Australia is lucky to have many native lemon-scented plants that grow over a large climate range. Today most of these are available to gardeners, as are the introduced plants that also have potent lemon fragrances. These scents are based mostly on the essential oils citronellal and citral, which are found in various combinations with other essential oils.
Plants with lemon fragrances come in all shapes and sizes, from the diminutive lemon thyme to the regal lemon- scented gum that can grow to 20m. They are generally easy to grow and their leaves can be dried for potpourri, made into aromatic teas and herbal remedies or used in cooking.
From lemon thyme, lemon verbena, lemon pelargonium and lemon balm, to natives like lemon myrtle, lemon-scented gums and tea-tree and a whole range of lemon grasses there are many that would grow in your garden.
Below is a recipe using the leaves of lemon-scented plants to make a unique potpourri for your home.
Spicy Lemon Potpourri
This is a tangy, refreshing mixture, ideal for kitchens and bathrooms where smells linger and damp can be a problem. To prepare leaves for potpourri, hang in bunches in a dry, airy position out of direct light. Leaves will snap or crumble easily when completely dry. Strip the leaves from the stems and roughly tear any larger leaves. If not using immediately, store in an airtight container out of direct light.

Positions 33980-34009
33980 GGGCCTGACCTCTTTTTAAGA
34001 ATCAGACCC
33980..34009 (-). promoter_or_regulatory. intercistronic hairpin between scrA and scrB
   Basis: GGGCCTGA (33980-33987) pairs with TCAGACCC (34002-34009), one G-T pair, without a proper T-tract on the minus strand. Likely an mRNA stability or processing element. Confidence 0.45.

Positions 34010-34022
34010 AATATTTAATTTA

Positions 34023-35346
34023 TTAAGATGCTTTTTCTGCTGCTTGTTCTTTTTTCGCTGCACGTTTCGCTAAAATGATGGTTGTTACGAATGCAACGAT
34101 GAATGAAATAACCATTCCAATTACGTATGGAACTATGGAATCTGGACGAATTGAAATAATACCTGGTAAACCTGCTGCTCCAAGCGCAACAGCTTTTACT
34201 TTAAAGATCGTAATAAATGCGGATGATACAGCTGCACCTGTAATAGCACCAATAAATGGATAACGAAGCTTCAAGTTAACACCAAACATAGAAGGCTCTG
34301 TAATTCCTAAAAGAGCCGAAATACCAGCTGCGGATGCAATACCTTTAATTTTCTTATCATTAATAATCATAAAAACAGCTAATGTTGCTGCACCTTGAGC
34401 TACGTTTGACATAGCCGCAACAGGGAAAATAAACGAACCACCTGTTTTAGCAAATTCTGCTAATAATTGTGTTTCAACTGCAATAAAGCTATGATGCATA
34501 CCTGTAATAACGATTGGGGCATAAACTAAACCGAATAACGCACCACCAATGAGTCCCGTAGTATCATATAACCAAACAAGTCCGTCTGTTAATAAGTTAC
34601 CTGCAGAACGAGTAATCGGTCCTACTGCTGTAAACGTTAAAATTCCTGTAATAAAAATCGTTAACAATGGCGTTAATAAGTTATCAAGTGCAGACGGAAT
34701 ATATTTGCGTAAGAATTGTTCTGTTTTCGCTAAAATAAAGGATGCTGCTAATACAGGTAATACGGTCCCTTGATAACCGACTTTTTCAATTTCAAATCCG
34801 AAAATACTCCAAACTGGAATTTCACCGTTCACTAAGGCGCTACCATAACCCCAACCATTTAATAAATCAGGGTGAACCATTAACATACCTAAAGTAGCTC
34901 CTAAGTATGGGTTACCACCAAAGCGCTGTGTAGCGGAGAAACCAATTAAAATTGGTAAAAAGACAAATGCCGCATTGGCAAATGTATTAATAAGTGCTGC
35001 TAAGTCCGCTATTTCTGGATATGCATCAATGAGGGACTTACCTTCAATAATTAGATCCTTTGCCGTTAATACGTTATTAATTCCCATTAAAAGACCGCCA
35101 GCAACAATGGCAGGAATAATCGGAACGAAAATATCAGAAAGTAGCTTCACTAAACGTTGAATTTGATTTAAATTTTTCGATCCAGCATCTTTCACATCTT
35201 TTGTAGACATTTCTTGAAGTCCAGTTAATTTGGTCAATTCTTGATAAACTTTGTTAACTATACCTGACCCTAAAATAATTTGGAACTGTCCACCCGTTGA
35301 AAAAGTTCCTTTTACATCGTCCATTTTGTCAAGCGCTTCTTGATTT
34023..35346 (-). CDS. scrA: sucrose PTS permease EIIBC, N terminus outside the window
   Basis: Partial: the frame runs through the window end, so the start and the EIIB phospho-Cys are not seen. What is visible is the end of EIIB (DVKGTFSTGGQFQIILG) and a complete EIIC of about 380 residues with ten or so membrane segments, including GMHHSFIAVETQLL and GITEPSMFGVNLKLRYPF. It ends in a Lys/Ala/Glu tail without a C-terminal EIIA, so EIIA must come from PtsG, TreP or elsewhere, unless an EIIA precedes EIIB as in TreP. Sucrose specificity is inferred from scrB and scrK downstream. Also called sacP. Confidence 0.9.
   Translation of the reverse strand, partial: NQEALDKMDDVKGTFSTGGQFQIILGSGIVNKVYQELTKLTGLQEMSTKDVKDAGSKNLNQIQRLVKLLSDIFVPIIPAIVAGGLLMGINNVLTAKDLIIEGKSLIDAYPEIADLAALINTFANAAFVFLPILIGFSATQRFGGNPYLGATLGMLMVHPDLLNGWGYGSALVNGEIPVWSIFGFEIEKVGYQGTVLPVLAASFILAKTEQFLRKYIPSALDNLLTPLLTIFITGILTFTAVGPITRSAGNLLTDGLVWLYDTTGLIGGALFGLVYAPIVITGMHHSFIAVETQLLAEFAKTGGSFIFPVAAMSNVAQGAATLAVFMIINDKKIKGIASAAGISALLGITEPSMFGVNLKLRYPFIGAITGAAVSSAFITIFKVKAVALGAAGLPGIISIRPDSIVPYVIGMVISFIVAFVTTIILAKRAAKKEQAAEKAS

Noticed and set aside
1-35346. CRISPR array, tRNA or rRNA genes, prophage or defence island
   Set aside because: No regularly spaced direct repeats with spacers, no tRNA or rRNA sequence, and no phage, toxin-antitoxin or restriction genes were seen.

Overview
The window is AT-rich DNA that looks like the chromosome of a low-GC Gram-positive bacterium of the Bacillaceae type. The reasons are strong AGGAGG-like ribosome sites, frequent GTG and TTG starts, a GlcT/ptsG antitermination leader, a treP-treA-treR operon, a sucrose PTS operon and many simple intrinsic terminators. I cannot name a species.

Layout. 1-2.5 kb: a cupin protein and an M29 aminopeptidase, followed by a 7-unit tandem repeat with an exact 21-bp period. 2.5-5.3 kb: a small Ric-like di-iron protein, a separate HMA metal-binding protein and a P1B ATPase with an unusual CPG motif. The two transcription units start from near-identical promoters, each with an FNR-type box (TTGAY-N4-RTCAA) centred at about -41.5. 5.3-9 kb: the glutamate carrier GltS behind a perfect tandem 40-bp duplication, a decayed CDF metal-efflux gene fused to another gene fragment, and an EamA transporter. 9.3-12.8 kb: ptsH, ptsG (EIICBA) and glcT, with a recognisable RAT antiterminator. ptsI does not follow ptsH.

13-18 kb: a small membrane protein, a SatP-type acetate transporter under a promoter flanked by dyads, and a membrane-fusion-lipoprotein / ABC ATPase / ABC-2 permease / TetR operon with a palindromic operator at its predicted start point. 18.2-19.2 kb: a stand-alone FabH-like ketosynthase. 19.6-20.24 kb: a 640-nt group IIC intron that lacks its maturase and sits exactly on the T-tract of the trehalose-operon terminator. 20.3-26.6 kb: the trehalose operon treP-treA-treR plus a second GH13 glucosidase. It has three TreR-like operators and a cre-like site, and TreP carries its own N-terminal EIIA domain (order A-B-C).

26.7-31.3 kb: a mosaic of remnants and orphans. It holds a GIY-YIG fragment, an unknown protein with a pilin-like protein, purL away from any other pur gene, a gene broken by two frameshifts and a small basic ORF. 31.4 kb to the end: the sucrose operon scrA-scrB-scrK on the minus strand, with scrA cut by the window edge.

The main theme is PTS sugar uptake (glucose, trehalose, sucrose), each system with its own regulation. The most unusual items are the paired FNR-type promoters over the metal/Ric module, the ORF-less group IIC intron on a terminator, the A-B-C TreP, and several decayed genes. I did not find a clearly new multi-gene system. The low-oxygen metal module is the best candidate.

6 cups of dried lemon-scented leaves
2 cinnamon sticks, roughly crushed
10 cloves, roughly crushed
10 juniper berries
20 whole coriander seeds
dried peel of one lemon
2 tablespoons of orris root powder
6 drops of lemon verbena oil
Combine all the ingredients in a bowl and either leave in this bowl or keep the mixture in a jar and remove the lid whenever the fragrance is needed. Shaking the jar or stirring the contents of the bowl helps release the fragrance.
Note: This recipe for potpourri can be made with any of the lemon-scented plants listed, either alone or in combination.
To see what else is in the magazine, and read the rest of the article, get a copy of the January/February 2019 Organic Gardener Magazine by following the link.
By: Penny Woodward
First published: December 2018